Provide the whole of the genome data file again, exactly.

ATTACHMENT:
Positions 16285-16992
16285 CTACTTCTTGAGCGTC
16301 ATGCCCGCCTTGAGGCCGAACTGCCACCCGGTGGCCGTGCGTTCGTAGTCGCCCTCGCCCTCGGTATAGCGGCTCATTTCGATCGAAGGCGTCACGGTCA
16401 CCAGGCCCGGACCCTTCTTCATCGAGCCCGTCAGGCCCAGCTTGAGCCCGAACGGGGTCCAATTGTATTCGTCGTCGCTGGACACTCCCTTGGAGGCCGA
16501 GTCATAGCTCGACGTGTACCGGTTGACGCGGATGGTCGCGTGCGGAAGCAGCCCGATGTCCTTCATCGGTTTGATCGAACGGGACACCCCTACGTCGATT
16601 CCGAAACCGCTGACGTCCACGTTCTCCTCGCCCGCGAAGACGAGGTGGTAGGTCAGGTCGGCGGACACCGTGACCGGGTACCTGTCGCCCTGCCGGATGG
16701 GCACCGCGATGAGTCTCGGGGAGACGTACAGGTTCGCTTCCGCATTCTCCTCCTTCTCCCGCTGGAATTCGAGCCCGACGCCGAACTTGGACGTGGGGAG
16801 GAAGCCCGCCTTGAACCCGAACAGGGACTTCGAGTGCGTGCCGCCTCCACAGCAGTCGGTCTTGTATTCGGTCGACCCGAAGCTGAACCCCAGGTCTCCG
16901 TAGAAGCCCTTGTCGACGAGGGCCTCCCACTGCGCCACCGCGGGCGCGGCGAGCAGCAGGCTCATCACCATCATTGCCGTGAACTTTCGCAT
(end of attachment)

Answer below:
Positions 16285-16992
16285 CTACTTCTTGAGCGTC
16301 ATGCCCGCCTTGAGGCCGAACTGCCACCCGGTGGCCGTGCGTTCGTAGTCGCCCTCGCCCTCGGTATAGCGGCTCATTTCGATCGAAGGCGTCACGGTCA
16401 CCAGGCCCGGACCCTTCTTCATCGAGCCCGTCAGGCCCAGCTTGAGCCCGAACGGGGTCCAATTGTATTCGTCGTCGCTGGACACTCCCTTGGAGGCCGA
16501 GTCATAGCTCGACGTGTACCGGTTGACGCGGATGGTCGCGTGCGGAAGCAGCCCGATGTCCTTCATCGGTTTGATCGAACGGGACACCCCTACGTCGATT
16601 CCGAAACCGCTGACGTCCACGTTCTCCTCGCCCGCGAAGACGAGGTGGTAGGTCAGGTCGGCGGACACCGTGACCGGGTACCTGTCGCCCTGCCGGATGG
16701 GCACCGCGATGAGTCTCGGGGAGACGTACAGGTTCGCTTCCGCATTCTCCTCCTTCTCCCGCTGGAATTCGAGCCCGACGCCGAACTTGGACGTGGGGAG
16801 GAAGCCCGCCTTGAACCCGAACAGGGACTTCGAGTGCGTGCCGCCTCCACAGCAGTCGGTCTTGTATTCGGTCGACCCGAAGCTGAACCCCAGGTCTCCG
16901 TAGAAGCCCTTGTCGACGAGGGCCTCCCACTGCGCCACCGCGGGCGCGGCGAGCAGCAGGCTCATCACCATCATTGCCGTGAACTTTCGCAT